Oh, opoponax, how do I love thee? Let me count the ways. First, there’s the fact that, in its upper register at least, this is a resin that doesn’t know that it’s a resin at all. In fact, it wants to be a spice or a herb, but can’t decide which, which is why the first flash of opoponax lurches wildly between the metallic, sweaty sting of clove and the aromatic camphor of bay leaf. It’s like listening to a teenager’s voice breaking.
Then, there’s the ambery resinousness in its lower registers that smells like a rich toffee but also quite a bit like Disaronno, which gives it a boozy almond butter tonality that cracks the safe open a little to reveal how the drydowns of No. 5 (Chanel) and Shalimar (Guerlain) are actually constructed. There is even a hint of Johnson and Johnson’s Baby Powder or Baby Oil that lingers towards the very end. Now when people talk about wet wipes or nappies when it comes to either the Chanel or the Guerlain, I have an idea where that association is coming from. New level unlocked.
Lastly, the fact that the transition between the astringent spicy-herbal topnotes and the almond taffy basenotes is awkward as hell, which makes things interesting. Sometimes, this clash of cymbals produces an old fashioned bay rhum effect that makes me think of amber mixed up with Old Spice or Brut. There is a lingering soapiness in among all that almond butter richness that calls to mind shaving foam. Personally, I love this confusing mash up of balsamic sweetness and rinsing herbal sourness. You get the gold honey of a resin and the aromatic rigor of a barbershop fougère. What’s not to like?
I bought Empire des Indes (Oriza L. Legrand) blind because I’d heard that it was an opoponax perfume. I heard right. At first spray, I thought that perhaps I’d screwed myself because, you know, opoponax will opoponax, and is there really any point to owning something that repeats on you like a burp across your collection if you already own Imperial Opoponax (Les Nereides), Ligea la Sirena (Carthusia), and the Big Daddy of them all, Eau Lente (Diptyque)? Not to mention Jicky (Guerlain) and Bengale Rouge (Papillon Perfumery), no slouches in the opoponax department themselves.
But not to worry, because Empire des Indes, though it certainly possesses a strong opoponax character, has been dressed quite differently to these perfumes, and therefore occupies a different slot on my collection. The sweaty metal of opoponax’s clove topnotes are softened by a dusty cinnamon Nag Champa accord, which has the effect of puffing the perfume up and out into a sweet, ambered dust cloud that shifts softly around you as you move. It is something you can cuddle into. By comparison, Ligea la Sirena is more citrusy-hot with lemons, sour tea, and carnation, a jagged knife perfect for cutting through the heat, while Imperial Opoponax is shaving foam central before hitting its toffee stride much later on.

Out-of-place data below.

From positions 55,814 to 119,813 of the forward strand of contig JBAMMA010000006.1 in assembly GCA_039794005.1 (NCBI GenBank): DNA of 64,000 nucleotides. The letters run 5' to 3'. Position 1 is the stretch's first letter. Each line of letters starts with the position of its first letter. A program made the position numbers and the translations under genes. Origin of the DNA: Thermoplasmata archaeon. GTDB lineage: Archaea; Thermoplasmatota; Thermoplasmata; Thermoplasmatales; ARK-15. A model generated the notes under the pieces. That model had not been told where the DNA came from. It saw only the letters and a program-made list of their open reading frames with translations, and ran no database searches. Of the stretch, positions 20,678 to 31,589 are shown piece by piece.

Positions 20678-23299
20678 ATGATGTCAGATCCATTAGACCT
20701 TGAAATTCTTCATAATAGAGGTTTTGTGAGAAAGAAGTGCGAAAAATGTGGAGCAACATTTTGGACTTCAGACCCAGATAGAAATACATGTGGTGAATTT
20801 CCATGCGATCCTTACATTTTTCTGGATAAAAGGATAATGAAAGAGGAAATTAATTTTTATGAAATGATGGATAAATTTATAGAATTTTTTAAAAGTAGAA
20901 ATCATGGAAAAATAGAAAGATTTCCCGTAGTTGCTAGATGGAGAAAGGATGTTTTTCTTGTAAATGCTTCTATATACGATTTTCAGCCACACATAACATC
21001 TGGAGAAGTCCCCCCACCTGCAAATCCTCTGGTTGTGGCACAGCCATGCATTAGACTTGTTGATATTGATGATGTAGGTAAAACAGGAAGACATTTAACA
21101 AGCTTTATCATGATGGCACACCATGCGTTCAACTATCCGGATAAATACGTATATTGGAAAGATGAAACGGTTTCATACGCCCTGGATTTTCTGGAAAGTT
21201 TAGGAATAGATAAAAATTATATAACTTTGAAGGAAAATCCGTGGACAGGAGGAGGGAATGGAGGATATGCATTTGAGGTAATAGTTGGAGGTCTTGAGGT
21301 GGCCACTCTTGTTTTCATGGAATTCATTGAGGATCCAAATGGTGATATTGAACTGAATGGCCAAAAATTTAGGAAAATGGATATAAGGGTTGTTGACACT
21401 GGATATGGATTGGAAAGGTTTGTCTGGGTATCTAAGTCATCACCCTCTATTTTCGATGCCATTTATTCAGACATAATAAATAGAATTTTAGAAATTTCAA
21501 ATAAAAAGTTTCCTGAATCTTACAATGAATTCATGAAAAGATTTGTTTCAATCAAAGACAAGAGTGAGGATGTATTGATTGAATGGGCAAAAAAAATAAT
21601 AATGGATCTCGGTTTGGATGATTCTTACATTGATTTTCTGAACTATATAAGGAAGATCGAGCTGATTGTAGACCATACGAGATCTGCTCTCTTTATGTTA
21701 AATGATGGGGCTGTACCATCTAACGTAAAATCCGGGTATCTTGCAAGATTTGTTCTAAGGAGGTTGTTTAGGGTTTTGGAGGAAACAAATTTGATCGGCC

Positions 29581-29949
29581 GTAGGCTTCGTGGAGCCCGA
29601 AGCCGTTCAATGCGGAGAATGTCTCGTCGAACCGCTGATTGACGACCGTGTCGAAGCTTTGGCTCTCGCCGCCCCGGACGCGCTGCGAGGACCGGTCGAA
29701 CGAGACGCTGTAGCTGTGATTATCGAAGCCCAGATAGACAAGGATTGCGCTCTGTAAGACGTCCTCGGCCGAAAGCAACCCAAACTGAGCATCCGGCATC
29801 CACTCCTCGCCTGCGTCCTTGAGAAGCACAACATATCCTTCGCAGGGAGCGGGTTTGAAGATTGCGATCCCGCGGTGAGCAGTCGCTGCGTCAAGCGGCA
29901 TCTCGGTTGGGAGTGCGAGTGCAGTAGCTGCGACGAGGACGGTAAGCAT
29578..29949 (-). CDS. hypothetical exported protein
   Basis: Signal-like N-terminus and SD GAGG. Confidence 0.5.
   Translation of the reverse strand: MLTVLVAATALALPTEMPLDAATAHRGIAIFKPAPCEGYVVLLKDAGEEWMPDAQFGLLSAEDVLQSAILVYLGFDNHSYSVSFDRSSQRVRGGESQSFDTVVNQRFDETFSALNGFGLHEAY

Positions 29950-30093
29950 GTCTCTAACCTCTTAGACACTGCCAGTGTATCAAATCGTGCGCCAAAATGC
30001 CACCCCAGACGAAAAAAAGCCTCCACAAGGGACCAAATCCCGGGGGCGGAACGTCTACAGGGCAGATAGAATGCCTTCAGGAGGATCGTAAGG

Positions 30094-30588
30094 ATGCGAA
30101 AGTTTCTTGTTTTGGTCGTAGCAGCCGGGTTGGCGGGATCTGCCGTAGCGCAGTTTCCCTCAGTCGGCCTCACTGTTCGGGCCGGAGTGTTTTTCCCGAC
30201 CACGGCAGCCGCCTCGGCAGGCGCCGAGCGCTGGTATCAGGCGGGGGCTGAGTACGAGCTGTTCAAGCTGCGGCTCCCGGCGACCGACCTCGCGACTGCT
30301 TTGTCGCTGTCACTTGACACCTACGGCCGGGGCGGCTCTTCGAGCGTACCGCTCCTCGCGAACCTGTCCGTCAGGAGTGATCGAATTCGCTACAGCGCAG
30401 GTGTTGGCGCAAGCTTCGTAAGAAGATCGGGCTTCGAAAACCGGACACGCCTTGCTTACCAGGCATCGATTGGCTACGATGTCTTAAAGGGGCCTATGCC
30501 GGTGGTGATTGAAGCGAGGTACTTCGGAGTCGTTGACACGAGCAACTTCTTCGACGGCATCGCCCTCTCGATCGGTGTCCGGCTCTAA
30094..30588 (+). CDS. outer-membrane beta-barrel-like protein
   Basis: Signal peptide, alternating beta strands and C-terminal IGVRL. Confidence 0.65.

Empire des Indes probably comes closest in orbit to Bengale Rouge due to the shared emphasis on that spicy cinnamon and a rich ambery-balsamic tonality. They are both, it must be said, perfectly slottable into that one slot you likely have reserved for spicy ‘orientals’ whose primary function is to warm your bones (and emit a golden, balsamic sillage) when the weather is cold. But in terms of weight and ‘thicc-ness’, there is no competition – Bengale Rouge is a Two-Ton Tessie, its generous pours of honey and tonka bean keeping the resin in place like a weighted blanket. Empire des Indes is far lighter and more diaphanous, similar to the weight of something like Fêtes Persanes (MDCI Parfums), Black Cashmere (Donna Karan), or Theorema (Fendi).
But, of course, opoponax is not the only show in town (if it were, I’d recommend just going out and buying some opoponax). There are some really nice, interesting things happening in Empire des Indes that make this so much more. For one, ginger adds a savory, mealy texture to the cinnamony topnotes, creating a briefly musky, almost urinous twang that some will invariably interpret as Musc Ravageur-lite (ginger does something similar in Shams Oud by Memo). Sandalwood adds a gently peanutty milkiness that fades too quickly for my liking.
Once the spicy-herbal flash flare of the opoponax dies back a little, the scent breathes and stretches its limbs into that golden, toffee-ed resinousness (splashed here and there by Old Spice) that one expects from opoponax in general. But where Empire des Indes innovates is in its earthy shading of this ambery accord with the cocoa-ish dust of patchouli and what smells to me like the curried maple leaf richness of immortelle. (Neither of those notes are listed). These accents, coupled with the dusty nag champa, give the perfume a witchy, leaf-blown tenor that feels like something out of the Solstice Scents catalogue (Foxcroft, Inquisitor, or Manor Fire, for example, some of which feature a similarly indie ‘burning autumn leaves’ accord). Not headshop territory, exactly, but heading in that direction.
Or would had Empire des Indes lasted any longer than it does. The trajectory from top to bottom is regrettably short. At least those last tendrils of dusty nag champa seem to be standing in for what otherwise might be a white musk or something abrasive, like Iso E Super, i.e., it carries the perfume across the last mile without compromising any of its delicacy. Still, this is not a terribly rich or deep perfume. It floats in wisps and tendrils and drafts. Indeed, you might say that the only downside to Empire des Indes is its softness. But you know what? Like Fêtes Persanes, that is possibly what I like the most about it.
Source of sample: Sample? Baby, when it comes to opoponax, I buy the whole bottle. Sometimes even blind. I purchased my bottle directly from Oriza L. Legrand.
Cover Image: Photo by Sergey Norkov on Unsplash